Thailand’s government has ruled electronic currency Bitcoin as illegal in the Southeast Asian country, leading to an indefinite trading suspension, Bitcoin Co. Ltd. Thailand said in a message on its website.

The ruling means that buying and selling Bitcoins, as well as any goods or services in exchange for Bitcoins, are banned. Sending and receiving Bitcoins to or from anyone located outside of Thailand have also been ruled as illegal.

The local Bitcoin exchange said it was in the process of registering with various Thai government agencies over the past few months as it sought to operate in a lawful manner, but its stumbling block came in the form of the Bank of Thailand, which regulates financial transactions in the country.

Despite trying to ask for guidance with regards to applicable licenses in buying and selling Bitcoins, the team got shot down after the central bank cited a lack of existing applicable laws, capital controls and the fact that Bitcoin “straddles multiple financial facets.” The Bitcoin exchange said:

Based on such a broad and encompassing advisement, Bitcoin Co. Ltd. therefore has no choice but to suspend operations until such as time that the laws in Thailand are updated to account for the existance of Bitcoin.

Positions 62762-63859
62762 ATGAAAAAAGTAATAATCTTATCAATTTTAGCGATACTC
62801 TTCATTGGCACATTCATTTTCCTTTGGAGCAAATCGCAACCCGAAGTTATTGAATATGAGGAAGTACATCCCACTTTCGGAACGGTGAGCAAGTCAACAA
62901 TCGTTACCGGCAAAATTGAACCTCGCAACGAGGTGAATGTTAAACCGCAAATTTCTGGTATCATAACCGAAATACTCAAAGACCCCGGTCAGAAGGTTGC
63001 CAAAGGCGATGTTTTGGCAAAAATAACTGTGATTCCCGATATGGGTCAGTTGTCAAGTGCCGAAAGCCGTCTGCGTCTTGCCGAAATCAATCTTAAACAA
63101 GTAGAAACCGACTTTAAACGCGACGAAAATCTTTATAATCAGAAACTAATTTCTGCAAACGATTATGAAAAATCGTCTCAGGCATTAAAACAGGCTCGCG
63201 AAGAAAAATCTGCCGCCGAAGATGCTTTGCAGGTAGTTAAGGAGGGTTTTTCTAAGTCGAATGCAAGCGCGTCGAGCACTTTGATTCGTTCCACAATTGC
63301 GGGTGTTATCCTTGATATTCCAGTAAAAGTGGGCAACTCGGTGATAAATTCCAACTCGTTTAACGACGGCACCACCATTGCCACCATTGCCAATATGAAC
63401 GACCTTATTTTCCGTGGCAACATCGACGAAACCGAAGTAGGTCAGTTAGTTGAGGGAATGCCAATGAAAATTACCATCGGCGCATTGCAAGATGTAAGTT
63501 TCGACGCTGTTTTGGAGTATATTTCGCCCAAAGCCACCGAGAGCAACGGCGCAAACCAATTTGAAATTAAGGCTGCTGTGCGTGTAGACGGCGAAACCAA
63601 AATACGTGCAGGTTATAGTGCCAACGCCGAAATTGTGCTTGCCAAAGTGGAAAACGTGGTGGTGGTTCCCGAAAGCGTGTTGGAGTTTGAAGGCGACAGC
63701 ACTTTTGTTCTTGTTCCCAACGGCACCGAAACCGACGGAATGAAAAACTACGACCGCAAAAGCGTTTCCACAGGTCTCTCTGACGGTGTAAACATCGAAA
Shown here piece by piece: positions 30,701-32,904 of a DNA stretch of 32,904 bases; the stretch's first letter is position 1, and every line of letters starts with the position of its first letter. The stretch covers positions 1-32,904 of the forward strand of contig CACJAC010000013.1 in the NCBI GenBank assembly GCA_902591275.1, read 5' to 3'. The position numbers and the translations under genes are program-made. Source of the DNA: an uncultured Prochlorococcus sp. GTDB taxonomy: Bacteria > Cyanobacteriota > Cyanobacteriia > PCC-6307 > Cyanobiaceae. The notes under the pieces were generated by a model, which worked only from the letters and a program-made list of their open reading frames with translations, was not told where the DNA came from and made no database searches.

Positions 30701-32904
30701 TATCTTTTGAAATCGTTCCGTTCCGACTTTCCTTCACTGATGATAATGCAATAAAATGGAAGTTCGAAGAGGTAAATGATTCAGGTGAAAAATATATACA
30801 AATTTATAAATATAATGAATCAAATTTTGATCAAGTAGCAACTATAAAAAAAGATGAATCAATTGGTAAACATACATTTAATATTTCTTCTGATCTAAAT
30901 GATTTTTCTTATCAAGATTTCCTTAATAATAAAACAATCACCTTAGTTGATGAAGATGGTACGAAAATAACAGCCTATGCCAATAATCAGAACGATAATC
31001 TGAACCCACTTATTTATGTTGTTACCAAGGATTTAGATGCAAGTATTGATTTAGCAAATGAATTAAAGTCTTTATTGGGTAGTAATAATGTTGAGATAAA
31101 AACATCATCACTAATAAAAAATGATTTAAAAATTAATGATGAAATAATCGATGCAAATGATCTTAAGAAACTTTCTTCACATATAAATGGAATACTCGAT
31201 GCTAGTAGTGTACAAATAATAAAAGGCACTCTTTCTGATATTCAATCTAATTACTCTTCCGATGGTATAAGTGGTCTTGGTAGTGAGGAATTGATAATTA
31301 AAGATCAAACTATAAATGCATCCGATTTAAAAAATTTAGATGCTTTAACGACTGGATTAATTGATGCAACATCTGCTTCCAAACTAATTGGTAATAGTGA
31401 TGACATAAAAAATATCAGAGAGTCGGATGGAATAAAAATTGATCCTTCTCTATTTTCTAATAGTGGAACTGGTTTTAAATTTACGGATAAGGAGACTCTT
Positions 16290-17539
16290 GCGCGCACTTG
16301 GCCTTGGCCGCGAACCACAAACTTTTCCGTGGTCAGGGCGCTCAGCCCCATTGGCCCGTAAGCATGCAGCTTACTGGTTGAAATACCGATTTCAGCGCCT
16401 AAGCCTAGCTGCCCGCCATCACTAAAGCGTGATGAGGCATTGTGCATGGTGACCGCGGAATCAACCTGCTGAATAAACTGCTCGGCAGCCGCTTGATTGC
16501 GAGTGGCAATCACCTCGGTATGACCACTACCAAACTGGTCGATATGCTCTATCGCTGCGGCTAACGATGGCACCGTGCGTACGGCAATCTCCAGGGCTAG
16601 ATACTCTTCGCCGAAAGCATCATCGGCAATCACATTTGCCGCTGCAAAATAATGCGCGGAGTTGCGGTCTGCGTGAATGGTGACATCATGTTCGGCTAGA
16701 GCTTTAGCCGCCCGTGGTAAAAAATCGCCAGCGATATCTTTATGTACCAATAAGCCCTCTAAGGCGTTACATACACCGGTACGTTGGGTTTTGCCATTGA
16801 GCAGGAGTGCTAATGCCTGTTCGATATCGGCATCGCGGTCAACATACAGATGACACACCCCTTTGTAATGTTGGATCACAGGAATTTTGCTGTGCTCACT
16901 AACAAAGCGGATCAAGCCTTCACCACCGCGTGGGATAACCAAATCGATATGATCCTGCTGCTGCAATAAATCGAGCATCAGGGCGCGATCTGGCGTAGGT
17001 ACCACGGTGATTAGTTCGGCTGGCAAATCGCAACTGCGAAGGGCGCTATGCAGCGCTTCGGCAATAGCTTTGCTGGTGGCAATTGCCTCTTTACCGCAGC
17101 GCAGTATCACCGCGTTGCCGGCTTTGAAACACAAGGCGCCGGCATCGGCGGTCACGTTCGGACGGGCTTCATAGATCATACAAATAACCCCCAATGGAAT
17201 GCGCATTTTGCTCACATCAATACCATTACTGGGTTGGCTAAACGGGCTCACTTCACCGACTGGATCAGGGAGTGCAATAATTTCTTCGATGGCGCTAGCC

This may not even materialize. The Bitcoin team said the Bank of Thailand mentioned they would consider this issue, but did not give any specific timeline.

This is not the first time Bitcoin has come under pressure, though it may very well be the first time it has been banned in a country.

In June, US authorities were examining the use of virtual currencies such as Bitcoin amid fears that Americans were using them to evade taxes.

Top Bitcoin exchange Mt. Gox has been facing troubles recently as the popularity of Bitcoin has surged. In addition to bearing the strain of larger volumes of transactions, the company has suffered a number of DDoS attacks and was forced to halt trading in April following a major Bitcoin price crash.

Early this month, Mt. Gox reopened US dollar withdrawals on its service after suspending the option two weeks ago in order to make upgrades to its system.

Headline image via Zach Copley / Flickr